The act does contemplate the cession of jurisdiction to the states after the State has had a Solid Waste Program approved by the Administrator of the Environmental Protection Agency. 42 U.S.C.A. § 6926. This section reads in pertinent part:

(b) Authorization of State program

Any State which seeks to administer and enforce a hazardous waste program pursuant to this subchapter may develop and, after notice and opportunity for public hearing, submit to the Administrator an application, in such form as he shall require, for authorization of such program. Within ninety days following submission of an application under this subsection, the Administrator shall issue a notice as to whether or not he expects such program to be authorized, and within ninety days following such notice (and after opportunity for public hearing) he shall publish his findings as to whether or not the conditions listed in items (1), (2), and (3) below have been met. Such State is authorized to carry out such program in lieu of the Federal program under this subchapter in such State and to issue and enforce permits for the storage, treatment, or disposal of hazardous waste (and to enforce permits deemed to have been issued under section 6935(d)(1) of this title) unless, within ninety days following submission of the application the Administrator notifies such State that such program may not be authorized and, within ninety days following such notice and after opportunity for public hearing, he

[226 NJSuper Page 688]

finds that (1) such State program is not equivalent to the Federal program under this subchapter, (2) such program is not consistent with the Federal or State programs applicable in other States, or (3) such program does not provide adequate enforcement of compliance with the requirements of this subchapter. In authorizing a State program, the Administrator may base his findings on the Federal program in effect one year prior to submission of a State's application or in effect on January 26, 1983, whichever is later.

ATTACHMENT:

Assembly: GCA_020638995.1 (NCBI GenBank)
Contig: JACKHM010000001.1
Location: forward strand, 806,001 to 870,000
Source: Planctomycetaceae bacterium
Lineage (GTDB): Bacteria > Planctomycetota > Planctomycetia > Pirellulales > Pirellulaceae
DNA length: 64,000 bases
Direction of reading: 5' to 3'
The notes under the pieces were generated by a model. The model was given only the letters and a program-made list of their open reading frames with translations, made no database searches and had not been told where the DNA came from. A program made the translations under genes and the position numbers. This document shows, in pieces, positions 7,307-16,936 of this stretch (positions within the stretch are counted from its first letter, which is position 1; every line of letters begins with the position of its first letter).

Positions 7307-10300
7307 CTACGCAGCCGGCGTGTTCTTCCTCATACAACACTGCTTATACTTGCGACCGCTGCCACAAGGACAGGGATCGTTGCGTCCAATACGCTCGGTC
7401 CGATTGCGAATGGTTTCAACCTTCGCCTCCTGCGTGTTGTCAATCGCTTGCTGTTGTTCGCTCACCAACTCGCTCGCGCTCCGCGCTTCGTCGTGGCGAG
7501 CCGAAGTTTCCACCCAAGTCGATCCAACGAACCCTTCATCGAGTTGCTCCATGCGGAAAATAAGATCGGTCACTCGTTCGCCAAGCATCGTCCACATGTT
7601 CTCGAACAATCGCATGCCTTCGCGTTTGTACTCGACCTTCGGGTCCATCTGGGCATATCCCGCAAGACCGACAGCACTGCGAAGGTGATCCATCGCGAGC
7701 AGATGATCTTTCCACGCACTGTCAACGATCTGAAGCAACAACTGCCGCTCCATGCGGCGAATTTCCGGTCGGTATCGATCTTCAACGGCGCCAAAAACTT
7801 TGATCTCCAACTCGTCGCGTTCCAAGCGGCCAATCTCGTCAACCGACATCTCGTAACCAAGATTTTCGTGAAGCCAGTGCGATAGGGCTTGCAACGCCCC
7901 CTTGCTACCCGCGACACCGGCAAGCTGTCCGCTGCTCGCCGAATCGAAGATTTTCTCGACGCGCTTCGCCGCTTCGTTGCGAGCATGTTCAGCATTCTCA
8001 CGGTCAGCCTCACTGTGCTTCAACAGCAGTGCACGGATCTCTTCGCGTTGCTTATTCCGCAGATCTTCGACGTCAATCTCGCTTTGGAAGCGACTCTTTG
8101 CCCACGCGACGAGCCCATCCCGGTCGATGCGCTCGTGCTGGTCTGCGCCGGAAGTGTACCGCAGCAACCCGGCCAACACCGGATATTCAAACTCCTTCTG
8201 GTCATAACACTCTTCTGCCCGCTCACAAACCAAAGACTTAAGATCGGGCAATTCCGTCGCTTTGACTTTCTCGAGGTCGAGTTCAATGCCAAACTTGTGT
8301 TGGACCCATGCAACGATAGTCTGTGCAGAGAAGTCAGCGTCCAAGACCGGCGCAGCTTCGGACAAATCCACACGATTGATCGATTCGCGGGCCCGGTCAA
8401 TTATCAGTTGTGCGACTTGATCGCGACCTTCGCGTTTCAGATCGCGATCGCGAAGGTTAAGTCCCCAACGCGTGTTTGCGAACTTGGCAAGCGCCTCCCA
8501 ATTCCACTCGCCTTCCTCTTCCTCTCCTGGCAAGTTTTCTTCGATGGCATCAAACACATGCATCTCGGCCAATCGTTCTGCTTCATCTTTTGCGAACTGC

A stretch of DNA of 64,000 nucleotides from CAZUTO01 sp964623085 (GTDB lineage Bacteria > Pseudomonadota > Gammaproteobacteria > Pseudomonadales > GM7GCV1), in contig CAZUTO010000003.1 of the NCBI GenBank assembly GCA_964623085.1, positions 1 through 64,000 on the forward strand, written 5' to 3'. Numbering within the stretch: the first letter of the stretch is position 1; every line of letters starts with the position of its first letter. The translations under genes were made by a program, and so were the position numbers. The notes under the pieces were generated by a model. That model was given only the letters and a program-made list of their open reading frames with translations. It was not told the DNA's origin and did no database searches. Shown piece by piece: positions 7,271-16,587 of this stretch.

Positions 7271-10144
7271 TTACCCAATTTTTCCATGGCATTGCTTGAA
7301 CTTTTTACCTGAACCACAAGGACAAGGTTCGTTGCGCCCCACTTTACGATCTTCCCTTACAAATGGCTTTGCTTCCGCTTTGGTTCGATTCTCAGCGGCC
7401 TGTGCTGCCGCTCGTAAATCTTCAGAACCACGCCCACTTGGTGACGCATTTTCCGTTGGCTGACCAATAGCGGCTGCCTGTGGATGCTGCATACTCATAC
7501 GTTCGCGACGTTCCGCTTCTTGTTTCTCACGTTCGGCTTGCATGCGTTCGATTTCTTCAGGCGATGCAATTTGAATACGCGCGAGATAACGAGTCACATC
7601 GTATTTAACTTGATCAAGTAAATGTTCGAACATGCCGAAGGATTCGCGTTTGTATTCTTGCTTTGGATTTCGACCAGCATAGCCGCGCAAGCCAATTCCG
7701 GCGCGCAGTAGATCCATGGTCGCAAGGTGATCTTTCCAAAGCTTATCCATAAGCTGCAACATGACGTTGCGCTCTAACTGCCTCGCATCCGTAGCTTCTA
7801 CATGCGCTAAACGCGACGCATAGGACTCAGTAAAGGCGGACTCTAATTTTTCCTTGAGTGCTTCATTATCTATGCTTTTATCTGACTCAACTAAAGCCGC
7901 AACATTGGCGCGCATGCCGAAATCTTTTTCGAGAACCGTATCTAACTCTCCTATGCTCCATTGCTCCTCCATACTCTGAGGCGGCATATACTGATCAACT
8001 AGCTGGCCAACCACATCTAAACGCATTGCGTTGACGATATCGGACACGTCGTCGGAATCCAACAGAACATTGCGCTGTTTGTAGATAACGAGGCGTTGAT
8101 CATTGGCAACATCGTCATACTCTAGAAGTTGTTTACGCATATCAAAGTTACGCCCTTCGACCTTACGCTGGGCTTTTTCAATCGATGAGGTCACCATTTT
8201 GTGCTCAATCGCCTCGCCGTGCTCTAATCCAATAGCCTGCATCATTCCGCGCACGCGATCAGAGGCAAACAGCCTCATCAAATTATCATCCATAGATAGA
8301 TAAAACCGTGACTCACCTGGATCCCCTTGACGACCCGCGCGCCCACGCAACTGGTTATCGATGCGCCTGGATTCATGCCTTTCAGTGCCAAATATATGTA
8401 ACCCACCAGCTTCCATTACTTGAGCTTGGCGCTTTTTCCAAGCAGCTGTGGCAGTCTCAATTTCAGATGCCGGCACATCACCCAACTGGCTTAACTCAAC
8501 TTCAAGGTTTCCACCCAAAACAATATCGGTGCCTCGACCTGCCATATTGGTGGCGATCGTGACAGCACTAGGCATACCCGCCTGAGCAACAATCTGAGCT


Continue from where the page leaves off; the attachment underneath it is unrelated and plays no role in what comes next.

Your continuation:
(c) Interim authorization

(1) Any State which has in existence a hazardous waste program pursuant to State law before the date ninety days after the date of promulgation or regulations under sections 6922, 6923, 6924 and 6925 of this title, may submit to the Administrator evidence of such existing program and may request a temporary authorization to carry out such program under this subchapter. The Administrator shall, if the evidence submitted shows the existing State program to be substantially equivalent to the Federal program under this subchapter, grant an interim authorization to the State to carry out such program in lieu of the Federal program pursuant to this subchapter for a period ending no later than January 31, 1986 . . .